USS Tusk SS-426 (1945-1973)
This Balao-class submarine was laid down by the Cramp Shipbuilding Company and launched on July 8, 1945. Sponsored by Mrs. Carolyn Park Mills, the diesel-electric submarine was commissioned on April 11, 1946 and commanded by Commander Raymond A. Moore.
Following a southern Atlantic shakedown cruise and goodwill visits to Latin America, she returned to New London in June, 1946. After spending the rest of that year in east coast operations, she spent the first month of 1947 in a fleet tactical exercise in the Central Atlantic. A three-month overhaul and oceanographic work lasted until October 1946, when she arrived at the Portsmouth Naval Shipyard for a “Guppy II” conversion.
Extensive modifications improved her submerged performance and endurance, including a submerged top speed increase of five knots. June and July of 1948 saw her complete shakedown training and make a simulated war patrol to the Canal Zone. After a stop at Annapolis to showcase her technology, she spent the fall and winter in normal operations with other United States and NATO forces. These operations took her from the Caribbean Sea to the Arctic Circle. However, the next year initially brought more localized duties, as she operated out of Newport, Rhode Island. In July she rejoined the multinational forces of NATO for another round of exercises in the North Atlantic, visiting Londonderry, Northern Ireland; and Portsmouth, England.
Unfortunately, on August 25 a submarine the Tusk operated with, Cochino, suffered an explosion during harsh seas. When the Tusk offered assistance in the form of a raft, it overturned in the waves. Although both the sailor and civilian onboard were rescued from the icy Atlantic waters, another wave broke over the Tusks deck, washing away the civilian and 11 other Tusk crewmen. Only four of these sailors were recovered.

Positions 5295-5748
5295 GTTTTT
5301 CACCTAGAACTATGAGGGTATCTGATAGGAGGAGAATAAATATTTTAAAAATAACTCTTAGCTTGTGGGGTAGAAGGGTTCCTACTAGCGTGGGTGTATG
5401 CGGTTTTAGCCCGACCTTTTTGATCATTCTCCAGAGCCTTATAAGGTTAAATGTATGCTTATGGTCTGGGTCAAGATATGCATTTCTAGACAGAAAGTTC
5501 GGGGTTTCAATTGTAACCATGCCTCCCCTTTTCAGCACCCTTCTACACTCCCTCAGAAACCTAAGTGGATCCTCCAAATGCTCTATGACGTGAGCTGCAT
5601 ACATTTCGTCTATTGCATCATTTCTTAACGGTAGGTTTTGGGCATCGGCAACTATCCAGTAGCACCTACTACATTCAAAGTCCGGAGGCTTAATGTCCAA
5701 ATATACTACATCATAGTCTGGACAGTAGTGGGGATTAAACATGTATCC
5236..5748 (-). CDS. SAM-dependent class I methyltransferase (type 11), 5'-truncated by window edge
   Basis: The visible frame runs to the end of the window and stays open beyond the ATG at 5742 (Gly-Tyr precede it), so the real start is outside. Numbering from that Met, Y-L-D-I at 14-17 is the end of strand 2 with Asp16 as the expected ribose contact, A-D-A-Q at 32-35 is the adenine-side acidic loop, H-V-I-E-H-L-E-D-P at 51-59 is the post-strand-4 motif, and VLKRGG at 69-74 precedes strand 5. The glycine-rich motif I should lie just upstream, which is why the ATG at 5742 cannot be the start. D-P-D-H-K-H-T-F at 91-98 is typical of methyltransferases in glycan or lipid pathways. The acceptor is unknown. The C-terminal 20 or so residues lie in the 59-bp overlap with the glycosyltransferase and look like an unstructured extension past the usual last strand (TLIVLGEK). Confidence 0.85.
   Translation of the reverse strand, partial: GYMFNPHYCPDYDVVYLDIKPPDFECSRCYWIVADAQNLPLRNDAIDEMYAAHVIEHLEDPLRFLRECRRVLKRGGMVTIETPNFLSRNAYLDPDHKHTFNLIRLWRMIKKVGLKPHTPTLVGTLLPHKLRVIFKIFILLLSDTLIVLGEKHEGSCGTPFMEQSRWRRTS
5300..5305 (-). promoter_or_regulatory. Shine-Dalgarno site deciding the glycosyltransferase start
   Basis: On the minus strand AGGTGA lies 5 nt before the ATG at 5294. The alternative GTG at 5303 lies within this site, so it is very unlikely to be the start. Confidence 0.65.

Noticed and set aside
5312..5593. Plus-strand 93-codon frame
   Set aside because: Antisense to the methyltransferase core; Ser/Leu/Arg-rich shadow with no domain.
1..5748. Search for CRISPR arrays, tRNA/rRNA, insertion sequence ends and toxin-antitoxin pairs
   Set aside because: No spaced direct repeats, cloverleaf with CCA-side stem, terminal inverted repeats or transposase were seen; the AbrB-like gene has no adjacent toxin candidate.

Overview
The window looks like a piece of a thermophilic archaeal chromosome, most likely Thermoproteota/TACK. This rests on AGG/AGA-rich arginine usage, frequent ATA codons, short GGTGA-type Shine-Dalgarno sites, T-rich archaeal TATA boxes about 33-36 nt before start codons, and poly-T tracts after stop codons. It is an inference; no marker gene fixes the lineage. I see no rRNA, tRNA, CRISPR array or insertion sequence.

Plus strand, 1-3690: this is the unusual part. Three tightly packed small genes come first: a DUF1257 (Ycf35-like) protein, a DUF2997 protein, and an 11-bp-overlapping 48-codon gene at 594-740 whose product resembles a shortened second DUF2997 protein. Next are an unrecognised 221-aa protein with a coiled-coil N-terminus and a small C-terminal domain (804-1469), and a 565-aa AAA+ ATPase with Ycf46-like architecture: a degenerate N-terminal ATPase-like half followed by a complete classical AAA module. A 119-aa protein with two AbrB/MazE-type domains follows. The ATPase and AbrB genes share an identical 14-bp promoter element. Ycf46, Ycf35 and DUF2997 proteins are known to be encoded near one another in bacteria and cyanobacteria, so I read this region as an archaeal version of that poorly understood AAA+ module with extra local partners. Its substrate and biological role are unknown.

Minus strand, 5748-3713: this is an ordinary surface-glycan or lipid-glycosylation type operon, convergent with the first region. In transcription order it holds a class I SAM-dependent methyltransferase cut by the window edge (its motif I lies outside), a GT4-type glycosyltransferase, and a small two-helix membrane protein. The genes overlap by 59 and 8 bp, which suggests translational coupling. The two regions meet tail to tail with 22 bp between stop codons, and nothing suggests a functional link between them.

As the submarines headed for assistance at Hammerfest, Norway, another explosion shook the Cochino, causing it to quickly take on water. However, the Tusk was able to retrieve all crew members safely before the vessel sank.
Returning that fall for east coast operations in support of the Submarine School, she made cruises north to Halifax, Nova Scotia, and south to Bermuda. This service lasted until her mid-1951 assignment to Submarine Development Group 2. This lasted until the summer of 1952, when she returned to an operational unit, Submarine Squadron (SubRon) 10. East coast duties continued until she began another six-month Mediterranean tour with the 6th Fleet, which ended in early summer of 1953.
Local operations out of New London continued until the first part of 1954, when the submarine operated in the Caribbean. After four additional months of local operations, she sailed for northern European waters, visiting Irish and Scottish ports and conducting training exercises with NATO forces in the northern Atlantic. Four additional deployments to the Mediterranean, east coast operations and overseas deployments followed between 1954 and 1973. NATO exercises and training also took up these years. Her final year of service was concluded with normal eastern seaboard operations around New England. She was decommissioned, struck from the Navy list and sold to the Taiwan Navy on October 18, 1973.
Asbestos in Navy Ships
Although an essential component of the naval fleet, especially throughout conflicts of the last century, submarines also pose a lasting health risk to soldiers serving on them. However, these risks extend beyond the inherent dangers that existed while operating the vessels during military conflicts. Unfortunately, products containing asbestos were also common aboard submarines because of the material’s high resistance to heat and fire. Despite its value as an insulator, asbestos fiber intake can lead to several serious health consequences, including mesothelioma, a devastating cancer without cure. Furthermore, the enclosed environment of submarines put servicemen at an even higher risk of exposure. Current and former military personnel who came into contact with or served on submarines should seek immediate medical attention in order to detect possible health consequences associated with asbestos exposure.